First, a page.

Away They Go
“My. People come and go so quickly here.” — Dorothy Gale, The Wizard of Oz.
Well, it’s happening again. I’ll be saying goodbye to another friend on Friday. Someone whose life is taking them, as usual, in exciting, wonderful, and newly life-giving directions…elsewhere. I only eclipsed one year here on the island a few weeks ago. But already the warning of my friends, that people will come here often, and then leave here often, has come to be true. What people say most often is, “This is a transient place.” And that always makes me smile a little.
One of the very first things anyone aspiring to the Unitarian Universalist ministry ever reads is the sermon, “The Transient and the Permanent in Christianity” by Theodore Parker. Parker was a gifted writer. He spoke about the arc of the moral universe always bending toward justice, and that idea was used to vastly greater effect by Dr. King and then President Obama. Lincoln even cribbed from Parker’s prose for the famous “Gettysburg Address.” Parker was also known as the Unitarian minister who chose to combat the horrifying Fugitive Slave Act by hiding those fleeing slavery in his home and shooting at anyone trying capture a “fugitive” and return them to the southern states.
His sermon stirred up a lot of controversy…more than his defense of those migrating northward did. In fact, by intimating that among those things that are transient in the faith he professed were the authority of the bible and the even the authority of Christ, he became thoroughly unwelcome in Christian circles. He compared every earthly aspect of his faith—churches, books, rules, creeds etc.—to the growth and then decay of a plant, to the lifecycle of an animal, or to a passing cloud. He called these the transient attributes of the underlying permanent laws and forces of nature. And then his friends and colleagues shunned him. They left him alone.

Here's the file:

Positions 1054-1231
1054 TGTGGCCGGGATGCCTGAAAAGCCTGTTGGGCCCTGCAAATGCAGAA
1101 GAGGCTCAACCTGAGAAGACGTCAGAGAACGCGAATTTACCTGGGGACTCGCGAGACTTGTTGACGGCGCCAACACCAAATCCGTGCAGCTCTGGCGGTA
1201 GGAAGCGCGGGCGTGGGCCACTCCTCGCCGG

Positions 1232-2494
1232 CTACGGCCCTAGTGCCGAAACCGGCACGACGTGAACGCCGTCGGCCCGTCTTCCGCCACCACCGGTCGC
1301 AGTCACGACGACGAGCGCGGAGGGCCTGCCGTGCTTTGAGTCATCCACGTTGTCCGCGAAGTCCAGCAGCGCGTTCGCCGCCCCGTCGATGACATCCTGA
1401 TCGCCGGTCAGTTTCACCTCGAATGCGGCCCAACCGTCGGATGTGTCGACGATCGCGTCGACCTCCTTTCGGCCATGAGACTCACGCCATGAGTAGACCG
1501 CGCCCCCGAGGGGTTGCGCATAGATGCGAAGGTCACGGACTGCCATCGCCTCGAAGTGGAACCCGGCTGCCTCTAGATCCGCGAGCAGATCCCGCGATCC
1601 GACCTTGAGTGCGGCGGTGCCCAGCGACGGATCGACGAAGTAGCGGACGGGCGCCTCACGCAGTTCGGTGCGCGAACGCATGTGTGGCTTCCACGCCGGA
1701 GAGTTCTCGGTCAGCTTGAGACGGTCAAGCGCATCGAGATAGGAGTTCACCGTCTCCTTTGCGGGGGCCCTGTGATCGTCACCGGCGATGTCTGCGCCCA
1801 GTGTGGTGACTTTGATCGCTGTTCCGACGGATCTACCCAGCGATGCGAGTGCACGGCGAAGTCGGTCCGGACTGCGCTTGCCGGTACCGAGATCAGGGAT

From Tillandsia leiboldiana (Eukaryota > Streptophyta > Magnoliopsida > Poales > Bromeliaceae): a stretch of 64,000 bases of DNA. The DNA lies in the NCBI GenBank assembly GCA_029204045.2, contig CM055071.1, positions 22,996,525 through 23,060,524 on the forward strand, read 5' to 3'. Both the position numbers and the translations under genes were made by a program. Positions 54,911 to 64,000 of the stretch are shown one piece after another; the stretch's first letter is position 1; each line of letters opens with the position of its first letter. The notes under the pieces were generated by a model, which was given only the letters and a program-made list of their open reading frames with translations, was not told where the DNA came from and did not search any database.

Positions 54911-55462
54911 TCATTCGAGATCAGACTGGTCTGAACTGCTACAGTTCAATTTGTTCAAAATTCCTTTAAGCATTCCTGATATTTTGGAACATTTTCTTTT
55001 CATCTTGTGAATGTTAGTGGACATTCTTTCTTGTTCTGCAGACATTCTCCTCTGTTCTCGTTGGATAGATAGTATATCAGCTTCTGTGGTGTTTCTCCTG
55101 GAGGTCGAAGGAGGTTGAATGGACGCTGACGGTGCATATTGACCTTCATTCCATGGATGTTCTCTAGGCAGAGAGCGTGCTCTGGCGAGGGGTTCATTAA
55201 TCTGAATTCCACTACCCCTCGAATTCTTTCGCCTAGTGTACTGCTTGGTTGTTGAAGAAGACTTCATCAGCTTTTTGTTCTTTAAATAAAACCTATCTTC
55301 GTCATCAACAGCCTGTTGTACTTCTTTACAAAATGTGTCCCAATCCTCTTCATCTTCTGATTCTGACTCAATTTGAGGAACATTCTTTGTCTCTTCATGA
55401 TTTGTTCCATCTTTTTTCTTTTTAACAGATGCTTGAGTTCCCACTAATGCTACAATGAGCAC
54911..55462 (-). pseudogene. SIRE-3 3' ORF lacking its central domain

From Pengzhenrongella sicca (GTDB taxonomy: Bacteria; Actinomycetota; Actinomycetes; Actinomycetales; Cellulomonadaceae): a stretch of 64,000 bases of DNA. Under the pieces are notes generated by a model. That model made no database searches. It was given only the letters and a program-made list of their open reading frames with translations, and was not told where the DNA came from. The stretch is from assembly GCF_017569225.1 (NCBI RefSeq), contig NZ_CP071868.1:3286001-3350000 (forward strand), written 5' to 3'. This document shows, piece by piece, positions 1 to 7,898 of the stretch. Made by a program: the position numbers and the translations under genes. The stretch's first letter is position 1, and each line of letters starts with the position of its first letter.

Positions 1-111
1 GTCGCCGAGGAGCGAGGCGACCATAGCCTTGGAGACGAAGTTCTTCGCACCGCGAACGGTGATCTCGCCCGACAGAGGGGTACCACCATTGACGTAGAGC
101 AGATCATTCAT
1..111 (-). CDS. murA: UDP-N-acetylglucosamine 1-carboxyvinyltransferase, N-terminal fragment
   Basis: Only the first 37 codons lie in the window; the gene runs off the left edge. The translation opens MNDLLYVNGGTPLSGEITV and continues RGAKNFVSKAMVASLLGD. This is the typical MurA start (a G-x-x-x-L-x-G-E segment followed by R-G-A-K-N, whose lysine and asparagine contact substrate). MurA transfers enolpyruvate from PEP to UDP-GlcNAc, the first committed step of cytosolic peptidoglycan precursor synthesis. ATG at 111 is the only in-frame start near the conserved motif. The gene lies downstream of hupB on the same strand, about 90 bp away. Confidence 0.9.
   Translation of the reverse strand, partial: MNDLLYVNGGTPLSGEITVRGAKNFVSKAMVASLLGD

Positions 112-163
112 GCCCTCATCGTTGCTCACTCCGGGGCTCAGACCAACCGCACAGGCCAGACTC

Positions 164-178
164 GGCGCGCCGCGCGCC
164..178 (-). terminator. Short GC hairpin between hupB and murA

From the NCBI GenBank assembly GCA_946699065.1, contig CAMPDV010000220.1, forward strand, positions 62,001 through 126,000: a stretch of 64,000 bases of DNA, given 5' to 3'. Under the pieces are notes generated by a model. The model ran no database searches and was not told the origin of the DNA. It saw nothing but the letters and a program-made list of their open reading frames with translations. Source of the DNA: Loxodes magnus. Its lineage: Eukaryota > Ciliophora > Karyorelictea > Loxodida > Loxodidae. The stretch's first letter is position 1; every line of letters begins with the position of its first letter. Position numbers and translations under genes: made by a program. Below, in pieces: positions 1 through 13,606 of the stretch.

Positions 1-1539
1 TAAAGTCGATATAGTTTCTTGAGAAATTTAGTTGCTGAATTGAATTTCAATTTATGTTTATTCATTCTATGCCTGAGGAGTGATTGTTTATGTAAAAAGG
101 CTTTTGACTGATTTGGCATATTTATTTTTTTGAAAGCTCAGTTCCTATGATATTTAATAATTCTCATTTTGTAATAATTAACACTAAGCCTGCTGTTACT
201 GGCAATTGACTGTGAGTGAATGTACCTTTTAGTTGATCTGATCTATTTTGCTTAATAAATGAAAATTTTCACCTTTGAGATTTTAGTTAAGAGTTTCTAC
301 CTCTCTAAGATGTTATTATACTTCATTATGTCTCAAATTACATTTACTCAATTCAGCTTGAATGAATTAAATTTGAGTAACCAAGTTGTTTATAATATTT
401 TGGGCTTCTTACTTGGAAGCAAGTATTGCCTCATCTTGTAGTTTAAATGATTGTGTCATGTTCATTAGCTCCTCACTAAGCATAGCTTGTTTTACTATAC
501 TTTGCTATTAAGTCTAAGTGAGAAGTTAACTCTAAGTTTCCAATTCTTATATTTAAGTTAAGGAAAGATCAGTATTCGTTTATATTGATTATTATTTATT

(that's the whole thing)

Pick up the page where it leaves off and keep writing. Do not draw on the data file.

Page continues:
In my more philosophical moods, I understand Parker as well as I understand the near constant diffusion of people in and out of this tiny cell in the ocean. Many of us have in our midst the sense and the attributes of transience in our lives—whether we work at jobs that move us from classroom to classroom, whether we host travellers in our homes, whether we simply observe the tourists. It is part of life here. It is part of life everywhere. It is part of life.
But in the feeling of sadness as my friend prepares to depart I find the truth that Parker spoke. The transient and the permanent are not opposites—they are not listed in separate columns somewhere or categorized. Those fleeting, changing, moving things in life are pieces, attributes of an underlying truth that we are more connected than we realize. I will mourn the moveable, but I will rejoice in the joining of my soul to another. And when the passing clouds close around my friend’s flight, I will delight all the more in the times, the fleeting times, we shared together, those transient moments that show me the permanence of love.
And may it always be so.
Rev. T. J.